Chapter 296-849, WAC

Effective Date: 06/01/07

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WAC 296-849-130

Rules for Exposure Control Areas

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Your Responsibility

To protect employees from exposure to benzene by using feasible exposure controls and appropriate respirators.


These sections apply when existing or potential employee exposure monitoring results are above either of the following permissible exposure limits (PELs):

  • The 8-hour time-weighted average (TWA8) of 1 part per million (ppm);
  • The 15-minute short-term exposure limit (STEL) of 5 ppm.

Exposure control plan

Exposure controls



WAC 296-849-13005

Exposure control plan


  • This section doesn't apply to the cleaning and repair of barges and tankers that contained benzene.

You must

  • Establish and implement a written exposure control plan for exposure control areas that include a schedule for developing and implementing feasible exposure controls to reduce benzene exposure to, or below, the PELs.


  • Respirators and other personal protective equipment (PPE) help protect employees from exposures, but aren't substitutes for feasible exposure controls.

You must

  • Review and update your exposure control plan as needed, based on the most recent exposure evaluation results.
  • Provide a copy of your exposure control plan to affected employees and their designated representatives when they ask to review or copy it.

WAC 296-849-13020

Exposure controls


Respirators and other personal protective equipment (PPE) do not substitute for feasible exposure controls.

You must

  • Use feasible exposure controls to reduce exposures, as specified in Table 6.

Table 6
Exposure Control Requirements

If Then

You have operations where employees clean and repair barges or tankers which have contained benzene

Keep all employee exposure concentrations below 10 parts per million (ppm).

You can document that benzene is used for less than 30 days a year in the workplace

Reduce 8-hour employee exposure monitoring results to a time-weighted average of 10 ppm or less.


If employee exposure monitoring results are between 1 and 10 ppm, you are permitted to use respirators or a combination of respirators and feasible controls to protect employees.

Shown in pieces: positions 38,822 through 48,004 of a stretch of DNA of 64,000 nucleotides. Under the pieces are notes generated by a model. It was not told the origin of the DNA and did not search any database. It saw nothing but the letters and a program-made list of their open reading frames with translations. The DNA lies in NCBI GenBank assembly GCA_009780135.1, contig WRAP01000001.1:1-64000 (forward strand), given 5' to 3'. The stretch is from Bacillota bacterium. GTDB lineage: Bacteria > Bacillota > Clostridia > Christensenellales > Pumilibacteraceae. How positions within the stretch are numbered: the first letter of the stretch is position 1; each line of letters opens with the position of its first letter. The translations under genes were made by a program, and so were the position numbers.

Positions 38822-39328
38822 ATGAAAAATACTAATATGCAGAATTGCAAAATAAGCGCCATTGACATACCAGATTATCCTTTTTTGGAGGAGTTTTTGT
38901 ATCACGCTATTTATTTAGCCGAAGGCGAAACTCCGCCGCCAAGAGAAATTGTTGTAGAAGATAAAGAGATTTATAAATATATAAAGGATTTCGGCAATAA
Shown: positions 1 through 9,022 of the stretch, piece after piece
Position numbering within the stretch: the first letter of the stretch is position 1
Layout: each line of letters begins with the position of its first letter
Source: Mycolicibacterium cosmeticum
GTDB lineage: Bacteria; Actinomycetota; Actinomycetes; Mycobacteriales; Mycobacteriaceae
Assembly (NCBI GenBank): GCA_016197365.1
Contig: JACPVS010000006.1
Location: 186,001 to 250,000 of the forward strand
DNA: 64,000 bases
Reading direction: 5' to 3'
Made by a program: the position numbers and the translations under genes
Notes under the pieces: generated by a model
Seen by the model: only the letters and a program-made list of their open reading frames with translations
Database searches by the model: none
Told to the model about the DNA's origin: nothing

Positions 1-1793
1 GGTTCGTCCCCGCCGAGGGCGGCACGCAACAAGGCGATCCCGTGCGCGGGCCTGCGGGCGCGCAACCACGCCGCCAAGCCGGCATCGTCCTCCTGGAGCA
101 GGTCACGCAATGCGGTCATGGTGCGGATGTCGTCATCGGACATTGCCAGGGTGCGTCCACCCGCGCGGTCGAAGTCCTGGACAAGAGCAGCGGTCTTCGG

Employees are exposed to benzene above a PEL for at least 30 days a year

Reduce 8-hour employee exposure concentrations to the TWA8 of 1 ppm or less;

Reduce 15-minute employee exposure concentrations to the STEL of 5 ppm or less.


WAC 296-849-13045



These requirements are in addition to the requirements found in other chapters:

You must

  • Provide each employee with an appropriate respirator that complies with the requirements of this section, and require that employees use them in circumstances where exposure is above either permissible exposure limit (PEL) for benzene, including any of the following circumstances:
    • – Employees are in an exposure control area
    • – Feasible exposure controls are being put in place
    • – Where you determine that exposure controls aren't feasible
    • – Feasible exposure controls don't reduce exposures to, or below, a PEL
    • Emergencies.
  • Provide employees, for escape, either:

    – Any full-facepiece organic vapor gas mask

    – Any full-facepiece self-contained breathing apparatus (SCBA)

    – A hood-style SCBA that operates in positive-pressure mode.

  • Use organic vapor cartridges or canisters on powered-air purifying respirators (PAPRs) and negative-pressure air-purifying respirators.
  • Use only chin-style canisters on full-facepiece gas masks.


  • When other contaminants present a hazard, then you will need to use a filter or other combination sorbent cartridge that removes the additional contaminants.

Make sure respirator cartridges or canisters are replaced at the beginning of each work shift, or sooner if their service life has expired.

Make sure canisters on air-purifying respirators have a minimum service life of 4 hours when tested under these conditions:

    • – A benzene concentration of 150 ppm
    • – A temperature of 25°C
    • – A relative humidity of 85%
    • – A flow rate of one of the following:
      • 64 liters per minute (lpm) for nonpowered air-purifying respirators
      • 115 lpm for tight-fitting PAPRs
      • 170 lpm for loose-fitting PAPRs.
  • Provide an employee a respirator with low breathing resistance, such as a PAPR or an air-line respirator when the:
  • – Employee can't use a negative-pressure respirator

    – A licensed health care professional's (LHCP's) written opinion allows this type of respirator

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